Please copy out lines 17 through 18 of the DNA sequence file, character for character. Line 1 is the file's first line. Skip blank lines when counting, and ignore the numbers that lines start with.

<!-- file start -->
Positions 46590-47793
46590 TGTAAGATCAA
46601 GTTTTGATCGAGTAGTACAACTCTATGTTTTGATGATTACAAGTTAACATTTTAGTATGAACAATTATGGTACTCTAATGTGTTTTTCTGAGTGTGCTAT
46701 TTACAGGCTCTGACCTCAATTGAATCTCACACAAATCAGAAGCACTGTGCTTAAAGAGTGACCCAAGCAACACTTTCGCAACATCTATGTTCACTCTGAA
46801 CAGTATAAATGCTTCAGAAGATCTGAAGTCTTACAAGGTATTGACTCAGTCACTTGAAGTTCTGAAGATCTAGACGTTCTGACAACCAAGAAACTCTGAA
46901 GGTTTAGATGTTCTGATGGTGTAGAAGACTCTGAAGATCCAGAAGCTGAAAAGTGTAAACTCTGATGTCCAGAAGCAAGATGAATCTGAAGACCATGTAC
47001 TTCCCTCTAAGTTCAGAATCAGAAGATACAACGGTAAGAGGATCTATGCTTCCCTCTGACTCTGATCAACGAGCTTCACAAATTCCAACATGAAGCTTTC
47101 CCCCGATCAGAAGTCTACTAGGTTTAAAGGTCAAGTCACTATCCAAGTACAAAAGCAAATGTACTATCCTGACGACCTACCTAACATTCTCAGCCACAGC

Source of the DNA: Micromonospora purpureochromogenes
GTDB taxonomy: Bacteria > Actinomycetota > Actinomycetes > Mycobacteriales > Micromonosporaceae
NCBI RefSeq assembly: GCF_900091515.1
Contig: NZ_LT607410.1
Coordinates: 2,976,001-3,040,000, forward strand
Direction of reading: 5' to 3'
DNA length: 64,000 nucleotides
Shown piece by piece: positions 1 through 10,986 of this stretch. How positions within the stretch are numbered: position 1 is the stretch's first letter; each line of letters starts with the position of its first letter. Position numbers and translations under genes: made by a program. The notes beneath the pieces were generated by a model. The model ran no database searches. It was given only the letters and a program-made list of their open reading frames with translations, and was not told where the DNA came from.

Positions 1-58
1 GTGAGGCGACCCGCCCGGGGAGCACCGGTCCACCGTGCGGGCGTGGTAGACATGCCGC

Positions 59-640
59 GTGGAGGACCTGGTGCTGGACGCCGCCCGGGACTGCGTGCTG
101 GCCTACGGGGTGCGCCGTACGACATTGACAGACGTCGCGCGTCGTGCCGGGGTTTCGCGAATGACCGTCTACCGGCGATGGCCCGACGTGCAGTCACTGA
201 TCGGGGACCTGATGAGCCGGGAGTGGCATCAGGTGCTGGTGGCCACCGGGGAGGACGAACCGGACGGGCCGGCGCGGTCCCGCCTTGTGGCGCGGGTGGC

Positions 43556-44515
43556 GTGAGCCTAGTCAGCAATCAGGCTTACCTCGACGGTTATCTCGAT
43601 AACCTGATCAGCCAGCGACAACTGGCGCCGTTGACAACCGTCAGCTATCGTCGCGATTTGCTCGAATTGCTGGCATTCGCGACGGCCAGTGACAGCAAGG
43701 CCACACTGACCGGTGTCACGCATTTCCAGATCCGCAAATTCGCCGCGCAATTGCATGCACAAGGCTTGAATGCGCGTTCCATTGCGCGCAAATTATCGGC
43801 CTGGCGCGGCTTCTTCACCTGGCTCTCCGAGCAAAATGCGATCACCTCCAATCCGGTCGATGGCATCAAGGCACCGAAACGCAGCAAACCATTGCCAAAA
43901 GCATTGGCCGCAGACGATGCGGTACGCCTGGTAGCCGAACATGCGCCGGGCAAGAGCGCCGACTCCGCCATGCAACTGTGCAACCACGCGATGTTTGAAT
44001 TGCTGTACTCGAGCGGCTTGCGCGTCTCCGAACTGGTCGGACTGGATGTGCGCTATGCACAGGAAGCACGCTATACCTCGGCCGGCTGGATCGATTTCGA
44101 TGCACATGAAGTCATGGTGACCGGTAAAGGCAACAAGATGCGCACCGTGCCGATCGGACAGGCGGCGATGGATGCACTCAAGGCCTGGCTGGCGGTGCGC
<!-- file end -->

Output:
Positions 1-58
1 GTGAGGCGACCCGCCCGGGGAGCACCGGTCCACCGTGCGGGCGTGGTAGACATGCCGC